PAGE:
JAMES WILLIS BROWN This is a partial letter written
by James Willis Brown to his son Benjamin Franklin (Benny) Brown. The letter is produced here in his own words and spellings.
I would guess this letter was written between 1901 when Uncle Willis was born and 1904 when great Uncle Benny was married.
Uncle Benny’s daughter Lela brought this letter to the Brown Reunion in 1997 and let my cousin Jim Brown Gaston take
it and make copies. He mailed me a copy and it came yesterday, but it was not complete. I never was able to get
the remainder. The storm that Great grandpa Brown talks about in his letter must have been a very large one as there
was extensive damage in the Fairplay area that extended to Delray and over to our old home place (The Dr. Williams place) --
August 30, 1997 -- John Tom Woods
........blowed down but Mrs Lowrie* & Children ran out before it fell. She went
to the Harises that lived between there and the Judge Allison place & Harises House blowed down & they all taken shelter
under a piece of well shelter. The barn on the Judge Allison place blowed down. I hear that it blowed
down Dr Williams mill house & all of his buildings except his dwelling House. Our corn is really damaged by being
blown down though we didn’t have any storm hear to amount to any thing but we had a terable rain & some wind
Our corn will be cut off considerable but if no more disasters come on it I think that we will make a good deal of corn yet.
If it had bin seasonable & no disaster have come on it I think that I would have made more corn than I have for years
My cotton looks pretty sorry the hale & drougth has damaged it a great deal. Grahams time is out with me he has
worked three months. He got sick the day his time was out. We have bin taking care of his little girl for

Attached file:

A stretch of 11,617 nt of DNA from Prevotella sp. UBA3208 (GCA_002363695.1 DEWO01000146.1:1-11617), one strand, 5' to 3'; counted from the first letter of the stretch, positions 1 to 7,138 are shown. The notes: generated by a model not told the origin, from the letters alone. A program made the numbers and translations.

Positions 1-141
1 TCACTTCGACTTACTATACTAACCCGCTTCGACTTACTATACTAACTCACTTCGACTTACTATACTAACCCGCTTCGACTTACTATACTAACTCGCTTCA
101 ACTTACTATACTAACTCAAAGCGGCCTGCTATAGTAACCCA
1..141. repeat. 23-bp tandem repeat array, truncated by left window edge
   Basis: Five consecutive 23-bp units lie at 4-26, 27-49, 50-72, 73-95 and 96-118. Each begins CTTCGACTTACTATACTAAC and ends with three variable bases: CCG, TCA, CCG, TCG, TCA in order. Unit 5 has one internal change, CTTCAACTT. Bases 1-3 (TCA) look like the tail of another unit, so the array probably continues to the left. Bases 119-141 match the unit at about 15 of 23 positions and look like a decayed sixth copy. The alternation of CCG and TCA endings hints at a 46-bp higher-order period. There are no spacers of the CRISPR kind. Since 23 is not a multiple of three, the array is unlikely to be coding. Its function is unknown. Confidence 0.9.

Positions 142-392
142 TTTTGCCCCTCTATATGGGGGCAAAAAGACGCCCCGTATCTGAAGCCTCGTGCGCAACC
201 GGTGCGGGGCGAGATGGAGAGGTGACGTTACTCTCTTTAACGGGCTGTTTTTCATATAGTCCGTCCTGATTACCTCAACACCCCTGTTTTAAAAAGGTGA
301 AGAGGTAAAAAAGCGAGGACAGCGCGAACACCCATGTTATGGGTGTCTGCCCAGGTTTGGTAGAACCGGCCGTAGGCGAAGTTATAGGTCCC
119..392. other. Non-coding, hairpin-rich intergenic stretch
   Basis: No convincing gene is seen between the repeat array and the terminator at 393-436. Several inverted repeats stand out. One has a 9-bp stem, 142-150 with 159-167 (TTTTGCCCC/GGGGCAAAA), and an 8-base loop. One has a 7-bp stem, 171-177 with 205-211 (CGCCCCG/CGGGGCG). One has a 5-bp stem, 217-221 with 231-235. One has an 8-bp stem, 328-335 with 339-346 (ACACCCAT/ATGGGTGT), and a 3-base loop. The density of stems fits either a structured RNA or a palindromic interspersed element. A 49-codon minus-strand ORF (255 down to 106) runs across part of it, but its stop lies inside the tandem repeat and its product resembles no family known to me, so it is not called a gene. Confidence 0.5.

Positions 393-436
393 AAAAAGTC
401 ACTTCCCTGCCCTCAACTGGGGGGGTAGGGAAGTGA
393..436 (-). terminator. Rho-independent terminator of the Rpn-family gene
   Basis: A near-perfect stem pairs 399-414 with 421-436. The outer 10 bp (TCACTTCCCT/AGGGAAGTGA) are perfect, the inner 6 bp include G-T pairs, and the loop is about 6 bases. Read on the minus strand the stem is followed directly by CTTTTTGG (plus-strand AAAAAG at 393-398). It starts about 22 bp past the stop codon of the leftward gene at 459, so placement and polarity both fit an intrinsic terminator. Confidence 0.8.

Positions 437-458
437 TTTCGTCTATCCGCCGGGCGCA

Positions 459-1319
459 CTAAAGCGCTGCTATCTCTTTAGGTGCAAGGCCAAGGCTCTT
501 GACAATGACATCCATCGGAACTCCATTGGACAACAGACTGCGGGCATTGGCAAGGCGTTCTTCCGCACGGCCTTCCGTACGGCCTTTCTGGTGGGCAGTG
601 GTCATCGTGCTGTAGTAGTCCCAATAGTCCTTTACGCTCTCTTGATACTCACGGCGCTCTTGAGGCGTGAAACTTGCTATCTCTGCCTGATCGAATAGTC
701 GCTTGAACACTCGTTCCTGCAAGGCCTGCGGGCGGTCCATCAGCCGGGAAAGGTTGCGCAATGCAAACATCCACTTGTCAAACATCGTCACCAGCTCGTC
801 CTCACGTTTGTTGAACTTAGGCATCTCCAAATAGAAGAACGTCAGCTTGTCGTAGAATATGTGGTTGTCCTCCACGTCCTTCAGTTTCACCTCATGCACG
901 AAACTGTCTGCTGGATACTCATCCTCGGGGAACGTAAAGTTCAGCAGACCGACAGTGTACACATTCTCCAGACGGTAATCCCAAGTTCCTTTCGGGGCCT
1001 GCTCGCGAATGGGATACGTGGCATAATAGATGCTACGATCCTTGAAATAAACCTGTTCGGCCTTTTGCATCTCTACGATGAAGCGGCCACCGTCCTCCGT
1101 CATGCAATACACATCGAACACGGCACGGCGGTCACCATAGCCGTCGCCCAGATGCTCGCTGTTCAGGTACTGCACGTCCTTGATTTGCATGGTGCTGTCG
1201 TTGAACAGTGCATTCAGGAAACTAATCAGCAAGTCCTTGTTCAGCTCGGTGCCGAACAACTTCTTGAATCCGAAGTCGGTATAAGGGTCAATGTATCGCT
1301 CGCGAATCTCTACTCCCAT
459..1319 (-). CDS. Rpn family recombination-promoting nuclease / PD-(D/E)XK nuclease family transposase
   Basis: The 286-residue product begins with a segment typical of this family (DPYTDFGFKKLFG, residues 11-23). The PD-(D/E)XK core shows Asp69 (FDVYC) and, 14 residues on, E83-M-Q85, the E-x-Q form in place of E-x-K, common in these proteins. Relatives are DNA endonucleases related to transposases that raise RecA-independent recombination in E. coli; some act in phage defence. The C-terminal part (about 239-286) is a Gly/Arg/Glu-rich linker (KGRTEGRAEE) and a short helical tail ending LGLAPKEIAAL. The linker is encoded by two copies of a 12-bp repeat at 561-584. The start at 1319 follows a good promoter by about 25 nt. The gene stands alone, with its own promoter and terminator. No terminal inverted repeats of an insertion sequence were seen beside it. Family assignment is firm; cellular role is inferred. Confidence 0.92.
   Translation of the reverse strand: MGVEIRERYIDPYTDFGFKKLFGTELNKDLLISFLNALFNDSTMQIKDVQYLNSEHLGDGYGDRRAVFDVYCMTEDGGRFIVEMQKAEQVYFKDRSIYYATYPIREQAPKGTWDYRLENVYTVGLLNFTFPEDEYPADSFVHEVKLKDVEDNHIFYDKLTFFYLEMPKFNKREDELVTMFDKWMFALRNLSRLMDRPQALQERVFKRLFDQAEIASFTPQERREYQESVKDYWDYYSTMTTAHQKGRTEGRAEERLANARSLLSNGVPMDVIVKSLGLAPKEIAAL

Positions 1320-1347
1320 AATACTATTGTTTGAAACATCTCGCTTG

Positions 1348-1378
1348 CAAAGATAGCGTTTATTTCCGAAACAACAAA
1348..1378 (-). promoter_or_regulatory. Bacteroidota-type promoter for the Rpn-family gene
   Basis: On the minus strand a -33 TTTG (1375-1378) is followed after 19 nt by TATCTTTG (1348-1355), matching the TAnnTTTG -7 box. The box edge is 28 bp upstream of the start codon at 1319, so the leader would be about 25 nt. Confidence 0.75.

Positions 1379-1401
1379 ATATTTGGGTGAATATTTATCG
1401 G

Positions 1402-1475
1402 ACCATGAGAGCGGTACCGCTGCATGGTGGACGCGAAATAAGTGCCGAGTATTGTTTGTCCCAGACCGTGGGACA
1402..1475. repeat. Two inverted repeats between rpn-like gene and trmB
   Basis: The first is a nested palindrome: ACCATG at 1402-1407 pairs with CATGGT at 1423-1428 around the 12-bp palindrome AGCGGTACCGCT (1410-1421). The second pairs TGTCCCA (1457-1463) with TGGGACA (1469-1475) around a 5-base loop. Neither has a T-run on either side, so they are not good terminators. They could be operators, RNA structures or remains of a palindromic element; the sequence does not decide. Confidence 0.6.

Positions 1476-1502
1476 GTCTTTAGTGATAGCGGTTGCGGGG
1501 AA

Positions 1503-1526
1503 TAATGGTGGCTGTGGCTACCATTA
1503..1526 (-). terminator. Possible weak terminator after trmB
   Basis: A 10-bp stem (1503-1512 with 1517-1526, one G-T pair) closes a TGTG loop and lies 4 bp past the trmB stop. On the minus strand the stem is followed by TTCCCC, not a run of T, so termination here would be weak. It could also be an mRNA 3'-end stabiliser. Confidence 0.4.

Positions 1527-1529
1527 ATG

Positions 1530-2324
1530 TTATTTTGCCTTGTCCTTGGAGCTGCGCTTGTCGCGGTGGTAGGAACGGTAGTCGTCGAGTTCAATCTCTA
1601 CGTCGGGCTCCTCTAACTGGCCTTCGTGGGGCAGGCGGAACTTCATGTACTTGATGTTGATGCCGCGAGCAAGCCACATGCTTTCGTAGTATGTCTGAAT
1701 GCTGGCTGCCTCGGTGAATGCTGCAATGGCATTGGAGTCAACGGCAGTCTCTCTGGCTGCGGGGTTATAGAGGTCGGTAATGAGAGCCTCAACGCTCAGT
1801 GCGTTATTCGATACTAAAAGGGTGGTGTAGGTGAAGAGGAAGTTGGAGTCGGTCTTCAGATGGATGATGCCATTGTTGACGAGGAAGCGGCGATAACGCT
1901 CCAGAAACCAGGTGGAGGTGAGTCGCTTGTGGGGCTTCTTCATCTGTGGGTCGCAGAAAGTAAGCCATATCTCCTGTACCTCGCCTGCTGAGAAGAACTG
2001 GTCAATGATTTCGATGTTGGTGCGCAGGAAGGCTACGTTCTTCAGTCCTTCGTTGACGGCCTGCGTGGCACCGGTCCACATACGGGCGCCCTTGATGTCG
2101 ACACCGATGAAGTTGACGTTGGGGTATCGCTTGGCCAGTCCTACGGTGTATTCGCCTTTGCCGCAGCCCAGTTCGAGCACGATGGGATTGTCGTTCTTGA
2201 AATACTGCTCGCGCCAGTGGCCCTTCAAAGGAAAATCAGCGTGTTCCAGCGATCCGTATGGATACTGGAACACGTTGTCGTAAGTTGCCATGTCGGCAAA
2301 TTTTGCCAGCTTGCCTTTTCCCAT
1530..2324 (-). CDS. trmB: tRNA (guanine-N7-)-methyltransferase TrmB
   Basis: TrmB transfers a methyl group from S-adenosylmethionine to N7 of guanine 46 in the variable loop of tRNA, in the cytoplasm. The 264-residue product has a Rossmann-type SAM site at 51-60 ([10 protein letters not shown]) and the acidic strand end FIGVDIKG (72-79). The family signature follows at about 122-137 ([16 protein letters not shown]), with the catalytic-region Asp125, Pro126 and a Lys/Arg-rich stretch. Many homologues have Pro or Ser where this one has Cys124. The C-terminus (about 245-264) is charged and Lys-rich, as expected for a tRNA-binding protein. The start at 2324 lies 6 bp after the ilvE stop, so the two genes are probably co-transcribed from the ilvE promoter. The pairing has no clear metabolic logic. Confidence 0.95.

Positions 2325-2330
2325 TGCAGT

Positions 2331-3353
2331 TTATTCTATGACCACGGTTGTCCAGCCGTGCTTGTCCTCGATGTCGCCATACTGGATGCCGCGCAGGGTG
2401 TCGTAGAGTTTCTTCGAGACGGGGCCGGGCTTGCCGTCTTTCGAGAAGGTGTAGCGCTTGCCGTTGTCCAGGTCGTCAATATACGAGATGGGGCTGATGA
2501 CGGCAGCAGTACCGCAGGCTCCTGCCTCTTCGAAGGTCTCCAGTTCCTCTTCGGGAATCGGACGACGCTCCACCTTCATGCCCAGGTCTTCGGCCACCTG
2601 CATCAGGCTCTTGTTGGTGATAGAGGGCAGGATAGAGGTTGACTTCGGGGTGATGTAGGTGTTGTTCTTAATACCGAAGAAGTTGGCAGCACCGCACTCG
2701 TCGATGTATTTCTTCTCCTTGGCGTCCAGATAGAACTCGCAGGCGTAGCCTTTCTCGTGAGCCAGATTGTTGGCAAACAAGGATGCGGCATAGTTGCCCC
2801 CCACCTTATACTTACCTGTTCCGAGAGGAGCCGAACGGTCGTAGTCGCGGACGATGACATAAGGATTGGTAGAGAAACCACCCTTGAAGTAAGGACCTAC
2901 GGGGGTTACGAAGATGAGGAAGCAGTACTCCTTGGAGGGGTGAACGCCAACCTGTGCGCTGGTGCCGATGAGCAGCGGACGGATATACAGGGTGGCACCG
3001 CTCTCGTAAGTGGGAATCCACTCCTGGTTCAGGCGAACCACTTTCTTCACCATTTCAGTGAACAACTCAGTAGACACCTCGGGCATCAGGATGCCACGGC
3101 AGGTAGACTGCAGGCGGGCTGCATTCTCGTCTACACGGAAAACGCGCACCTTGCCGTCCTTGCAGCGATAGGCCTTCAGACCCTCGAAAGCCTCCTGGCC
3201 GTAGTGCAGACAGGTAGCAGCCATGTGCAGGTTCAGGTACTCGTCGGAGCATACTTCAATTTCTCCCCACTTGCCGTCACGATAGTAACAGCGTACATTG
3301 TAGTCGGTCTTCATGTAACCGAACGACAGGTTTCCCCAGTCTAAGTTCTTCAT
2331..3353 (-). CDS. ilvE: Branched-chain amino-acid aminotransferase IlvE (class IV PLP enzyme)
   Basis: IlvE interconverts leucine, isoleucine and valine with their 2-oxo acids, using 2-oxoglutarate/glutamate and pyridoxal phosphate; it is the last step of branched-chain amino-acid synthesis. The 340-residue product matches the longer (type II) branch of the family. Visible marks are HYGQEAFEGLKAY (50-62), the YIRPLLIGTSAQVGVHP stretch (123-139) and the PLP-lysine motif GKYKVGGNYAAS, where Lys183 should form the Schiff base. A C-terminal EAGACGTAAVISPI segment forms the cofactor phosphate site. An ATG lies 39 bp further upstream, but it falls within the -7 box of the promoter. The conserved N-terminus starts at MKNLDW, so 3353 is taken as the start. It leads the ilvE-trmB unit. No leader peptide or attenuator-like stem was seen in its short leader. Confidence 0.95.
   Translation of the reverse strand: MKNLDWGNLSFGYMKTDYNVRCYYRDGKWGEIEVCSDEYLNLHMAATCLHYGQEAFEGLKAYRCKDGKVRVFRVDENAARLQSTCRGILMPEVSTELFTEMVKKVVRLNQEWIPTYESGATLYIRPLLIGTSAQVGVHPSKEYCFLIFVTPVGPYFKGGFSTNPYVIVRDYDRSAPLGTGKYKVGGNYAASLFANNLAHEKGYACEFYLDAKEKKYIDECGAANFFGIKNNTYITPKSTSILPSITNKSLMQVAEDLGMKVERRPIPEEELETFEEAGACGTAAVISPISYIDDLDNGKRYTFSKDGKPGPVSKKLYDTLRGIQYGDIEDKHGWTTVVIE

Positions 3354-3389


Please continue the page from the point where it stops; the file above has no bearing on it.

some time. I heard yesterday that he was sick at Howeths. He left hear several days ago. I forgot to tell
you that I heard one of the Dukes down about Claton got three children killed by the storm Do not know wether
it is so or not. Well Benny I guess you would like to hear what Flenikens prospects for a crop is on your place but
I can not tell you but little a bout it . I have not seen it since our last meeting. The cotton next to
the road I thought looked as well then as any I had seen but I have not bin in the crop Johnny has bin over there working
his cain lately but I never hear him say how the crop looked. I was at your Uncle Edward Rosses a week a go they was
all well & Archie Soap was going to get married last Sunday night to a Miss Unice Griges She lived at or near Beckville
- in a quarter or half mile of Beckville. Her people are farmers Riley & Family are at our House. Bessie
& Willis are having chills. As I have written a bout all that I think would interest you much I will bring my letter
to a close. Benny do not for get to try to live as near right as you possible can If one lives right in
youth it is a joy to them to look back in old age & feel that they have done the best they could but if on the other hand
one goes astray as many do it brings remorse of concience in old age that cannot be healed. Youth is the time that most
men go astray but I do hope & pray that none of my children will ever be led off to do wrong but hope that they may all
do better than I have ever done. May the Grate & Merciful God help us all as a family to live right that we may
meet in a better World than this for life is very short & full of troubles at best. I thought that maybe your Ma
would drop you a few lines but she hates to try to write. I am writing on an old Copy Book as I can’t think to
get any paper when I go where there is any. Well Benny write when you have opportunity. We are always anxious
to hear from you but I have got so I dread to try to write. I am so absent minded that I never get a letter fixed up
like I want it so it bothers me to spell your ma. So I tell you howdy for her but said she didn’t feel like she
could write this eavening for the present I will close so nothing more only I remain as ever your affecttionate father, J.W. Brown
Ps do you think of coming home soon if you would as soon to work at home through the
fall and Winter I would be very glad to hier you to help to gather my crop I will have to higher the most of it gathered
and if I could I would much rather hier my own folks I would be willing to give 15 dollars per month or hier cotton
picked by the hundred at customary prices.
*Mrs Lowrie mentioned in the letter was Casandre Jael Dove, the wife of Edmund Lowrey.
Edmund had a sister married to Tal Bridges. When Jael’s baby was only 3 months old, Jael died. Edmunds’s